Diagnosis Code T47.4X1D
Information for Medical Professionals
The diagnosis code T47.4X1D is grouped in the following Diagnostic Related Group(s) (MS-DRG V34.0)
Present on Admission (POA) Present on Admission
The Present on Admission (POA) indicator is used for diagnosis codes included in claims involving inpatient admissions to general acute care hospitals. POA indicators must be reported to CMS on each claim to facilitate the grouping of diagnoses codes into the proper Diagnostic Related Groups (DRG). CMS publishes a listing of specific diagnosis codes that are exempt from the POA reporting requirement.
The code T47.4X1D is exempt from POA reporting.
- Accidental anthraquinone laxative overdose
- Accidental bulk-forming laxative overdose
- Accidental bulk-forming laxative poisoning
- Accidental dioctyl sulfosuccinate overdose
- Accidental docusate overdose
- Accidental docusate poisoning
- Accidental magnesium sulfate overdose
- Accidental magnesium sulfate poisoning
- Anthraquinone laxative overdose
- Anthraquinone laxative poisoning
- Bulk-forming laxative overdose
- Bulk-forming laxative poisoning
- Diarrhea caused by drug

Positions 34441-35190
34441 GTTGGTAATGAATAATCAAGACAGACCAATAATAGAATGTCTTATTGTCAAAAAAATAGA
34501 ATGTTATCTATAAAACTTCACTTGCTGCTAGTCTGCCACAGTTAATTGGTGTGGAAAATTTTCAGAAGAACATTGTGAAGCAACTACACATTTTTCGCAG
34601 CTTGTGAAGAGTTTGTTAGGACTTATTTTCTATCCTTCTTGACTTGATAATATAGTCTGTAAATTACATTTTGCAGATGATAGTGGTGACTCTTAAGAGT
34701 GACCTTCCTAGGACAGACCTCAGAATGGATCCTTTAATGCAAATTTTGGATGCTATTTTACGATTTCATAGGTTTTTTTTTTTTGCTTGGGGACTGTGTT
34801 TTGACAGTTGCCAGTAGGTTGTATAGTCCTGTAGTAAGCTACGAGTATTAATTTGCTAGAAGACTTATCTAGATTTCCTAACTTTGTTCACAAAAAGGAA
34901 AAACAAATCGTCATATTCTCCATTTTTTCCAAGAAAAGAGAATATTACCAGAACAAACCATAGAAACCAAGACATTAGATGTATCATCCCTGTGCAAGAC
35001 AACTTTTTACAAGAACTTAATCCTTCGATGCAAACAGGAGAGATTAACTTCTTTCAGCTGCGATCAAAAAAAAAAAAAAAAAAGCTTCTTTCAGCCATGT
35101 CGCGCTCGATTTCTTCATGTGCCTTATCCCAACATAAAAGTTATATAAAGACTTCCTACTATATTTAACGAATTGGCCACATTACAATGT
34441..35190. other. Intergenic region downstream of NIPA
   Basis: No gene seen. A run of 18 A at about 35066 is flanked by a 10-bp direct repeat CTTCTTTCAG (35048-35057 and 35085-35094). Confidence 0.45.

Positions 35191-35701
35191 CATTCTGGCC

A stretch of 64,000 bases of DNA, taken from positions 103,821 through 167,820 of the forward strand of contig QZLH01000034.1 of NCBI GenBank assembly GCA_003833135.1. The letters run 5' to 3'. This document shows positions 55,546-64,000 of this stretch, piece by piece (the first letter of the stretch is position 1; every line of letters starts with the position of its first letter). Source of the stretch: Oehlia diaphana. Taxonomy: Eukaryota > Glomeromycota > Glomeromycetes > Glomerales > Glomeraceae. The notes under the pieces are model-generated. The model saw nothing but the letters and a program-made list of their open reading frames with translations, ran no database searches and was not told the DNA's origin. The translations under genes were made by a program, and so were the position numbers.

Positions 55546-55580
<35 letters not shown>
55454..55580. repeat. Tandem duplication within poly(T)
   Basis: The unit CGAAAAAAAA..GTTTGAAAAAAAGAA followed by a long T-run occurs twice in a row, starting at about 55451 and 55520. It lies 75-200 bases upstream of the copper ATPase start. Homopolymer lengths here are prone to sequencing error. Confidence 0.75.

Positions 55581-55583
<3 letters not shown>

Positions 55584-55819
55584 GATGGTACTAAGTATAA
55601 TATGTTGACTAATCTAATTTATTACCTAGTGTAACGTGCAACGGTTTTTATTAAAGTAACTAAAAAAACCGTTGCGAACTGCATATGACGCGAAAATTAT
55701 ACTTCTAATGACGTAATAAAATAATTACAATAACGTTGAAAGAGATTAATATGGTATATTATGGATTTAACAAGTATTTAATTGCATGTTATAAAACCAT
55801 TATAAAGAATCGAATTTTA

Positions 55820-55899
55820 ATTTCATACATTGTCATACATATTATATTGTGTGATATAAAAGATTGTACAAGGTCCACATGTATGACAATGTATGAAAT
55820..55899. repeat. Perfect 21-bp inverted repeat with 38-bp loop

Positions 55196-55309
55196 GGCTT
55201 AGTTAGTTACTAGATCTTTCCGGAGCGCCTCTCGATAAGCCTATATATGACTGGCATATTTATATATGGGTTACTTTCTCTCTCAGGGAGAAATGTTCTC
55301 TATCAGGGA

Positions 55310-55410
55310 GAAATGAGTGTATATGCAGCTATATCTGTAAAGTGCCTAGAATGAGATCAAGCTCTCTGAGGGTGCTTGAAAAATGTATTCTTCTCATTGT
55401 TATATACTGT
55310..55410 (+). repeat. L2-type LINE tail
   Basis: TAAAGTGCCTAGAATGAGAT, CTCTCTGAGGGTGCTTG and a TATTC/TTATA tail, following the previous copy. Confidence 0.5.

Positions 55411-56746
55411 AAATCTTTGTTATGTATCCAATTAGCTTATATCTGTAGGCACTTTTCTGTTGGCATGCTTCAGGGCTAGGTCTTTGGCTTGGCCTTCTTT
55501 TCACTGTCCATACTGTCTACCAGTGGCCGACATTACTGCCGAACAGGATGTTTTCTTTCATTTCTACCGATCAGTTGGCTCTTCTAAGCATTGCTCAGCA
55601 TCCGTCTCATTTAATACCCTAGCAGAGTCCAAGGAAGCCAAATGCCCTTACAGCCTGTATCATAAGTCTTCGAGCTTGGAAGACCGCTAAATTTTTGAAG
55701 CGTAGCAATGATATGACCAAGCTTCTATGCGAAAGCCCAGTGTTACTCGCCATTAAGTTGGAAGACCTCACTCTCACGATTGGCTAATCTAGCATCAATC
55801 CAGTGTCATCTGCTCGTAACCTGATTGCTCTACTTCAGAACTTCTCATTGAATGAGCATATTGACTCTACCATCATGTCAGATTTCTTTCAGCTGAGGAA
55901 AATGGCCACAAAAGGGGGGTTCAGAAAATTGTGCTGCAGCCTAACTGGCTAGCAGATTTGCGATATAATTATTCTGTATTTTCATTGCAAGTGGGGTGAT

- Diarrhea caused by laxative abuse
- Dioctyl sulfosuccinate overdose
- Docusate overdose
- Docusate poisoning
- Fleet-like enema poisoning
- Laxative overdose
- Laxative poisoning
- Magnesium sulfate overdose
- Overdose of emollient cathartic drug
- Poisoning caused by emollient cathartic
- Poisoning caused by magnesium sulfate
Information for Patients
Medicines cure infectious diseases, prevent problems from chronic diseases, and ease pain. But medicines can also cause harmful reactions if not used correctly. Errors can happen in the hospital, at the doctor's office, at the pharmacy, or at home. You can help prevent errors by
- Knowing your medicines. Keep a list of the names of your medicines, how much you take, and when you take them. Include over-the-counter medicines, vitamins, and supplements and herbs. Take this list to all your doctor visits.
- Reading medicine labels and following the directions. Don't take medications prescribed for someone else.
- Taking extra caution when giving medicines to children.
- Asking questions. If you don't know the answers to these questions, ask your doctor or pharmacist.
- Why am I taking this medicine?
- What are the common problems to watch out for?
- What should I do if they occur?
- When should I stop this medicine?
- Can I take this medicine with the other medicines on my list?
Centers for Disease Control and Prevention
- 6 Tips to Avoid Medication Mistakes (Food and Drug Administration)
- How and when to get rid of unused medicines (Medical Encyclopedia)
- Keeping your medications organized (Medical Encyclopedia)
- Medication safety during your hospital stay (Medical Encyclopedia)
- Medication safety: Filling your prescription (Medical Encyclopedia)
- Storing your medicines (Medical Encyclopedia)
- Taking medicine at home - create a routine (Medical Encyclopedia)